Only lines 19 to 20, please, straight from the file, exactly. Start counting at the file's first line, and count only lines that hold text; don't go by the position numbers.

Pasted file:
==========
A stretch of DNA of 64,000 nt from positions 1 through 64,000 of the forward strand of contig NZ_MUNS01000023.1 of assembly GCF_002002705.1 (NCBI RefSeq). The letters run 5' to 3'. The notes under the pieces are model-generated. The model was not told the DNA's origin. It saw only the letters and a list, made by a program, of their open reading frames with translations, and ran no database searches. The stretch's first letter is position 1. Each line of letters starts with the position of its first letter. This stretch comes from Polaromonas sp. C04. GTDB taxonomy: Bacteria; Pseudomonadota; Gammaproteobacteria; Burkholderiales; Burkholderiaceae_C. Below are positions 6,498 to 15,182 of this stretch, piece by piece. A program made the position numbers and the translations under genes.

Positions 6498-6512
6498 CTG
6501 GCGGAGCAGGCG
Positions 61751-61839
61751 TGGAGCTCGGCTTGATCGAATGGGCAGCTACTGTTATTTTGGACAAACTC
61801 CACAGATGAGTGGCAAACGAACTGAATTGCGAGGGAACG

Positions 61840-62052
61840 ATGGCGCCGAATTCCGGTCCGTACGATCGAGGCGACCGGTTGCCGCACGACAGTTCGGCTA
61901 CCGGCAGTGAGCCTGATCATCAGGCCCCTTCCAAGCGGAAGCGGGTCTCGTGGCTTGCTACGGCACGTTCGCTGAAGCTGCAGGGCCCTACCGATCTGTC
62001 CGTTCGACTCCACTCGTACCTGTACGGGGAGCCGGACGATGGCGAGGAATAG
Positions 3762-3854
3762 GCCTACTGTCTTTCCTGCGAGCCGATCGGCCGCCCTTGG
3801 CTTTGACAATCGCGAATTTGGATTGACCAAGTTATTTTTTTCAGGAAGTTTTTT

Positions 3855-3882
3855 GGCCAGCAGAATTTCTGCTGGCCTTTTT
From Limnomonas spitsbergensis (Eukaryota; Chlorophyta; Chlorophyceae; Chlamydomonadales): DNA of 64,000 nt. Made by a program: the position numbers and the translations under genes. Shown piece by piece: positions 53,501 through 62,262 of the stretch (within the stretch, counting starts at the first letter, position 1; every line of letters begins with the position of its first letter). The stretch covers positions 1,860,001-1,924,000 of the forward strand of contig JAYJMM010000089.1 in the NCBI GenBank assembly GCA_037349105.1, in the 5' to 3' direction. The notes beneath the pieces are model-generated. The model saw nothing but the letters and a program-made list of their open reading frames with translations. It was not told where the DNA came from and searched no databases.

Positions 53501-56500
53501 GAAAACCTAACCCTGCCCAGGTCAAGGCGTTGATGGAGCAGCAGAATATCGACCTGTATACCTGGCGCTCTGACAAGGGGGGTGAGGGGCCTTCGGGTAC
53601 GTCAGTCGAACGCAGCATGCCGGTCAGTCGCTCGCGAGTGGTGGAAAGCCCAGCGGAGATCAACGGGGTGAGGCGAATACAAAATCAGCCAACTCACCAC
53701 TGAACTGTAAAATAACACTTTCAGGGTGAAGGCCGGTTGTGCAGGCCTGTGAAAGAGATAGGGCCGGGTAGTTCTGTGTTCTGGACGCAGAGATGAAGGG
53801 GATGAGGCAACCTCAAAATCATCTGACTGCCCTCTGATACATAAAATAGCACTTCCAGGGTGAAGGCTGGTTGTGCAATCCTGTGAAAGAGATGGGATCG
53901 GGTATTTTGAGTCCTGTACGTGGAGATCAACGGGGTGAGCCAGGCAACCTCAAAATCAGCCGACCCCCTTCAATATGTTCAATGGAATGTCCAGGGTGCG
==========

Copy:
53501 GAAAACCTAACCCTGCCCAGGTCAAGGCGTTGATGGAGCAGCAGAATATCGACCTGTATACCTGGCGCTCTGACAAGGGGGGTGAGGGGCCTTCGGGTAC
53601 GTCAGTCGAACGCAGCATGCCGGTCAGTCGCTCGCGAGTGGTGGAAAGCCCAGCGGAGATCAACGGGGTGAGGCGAATACAAAATCAGCCAACTCACCAC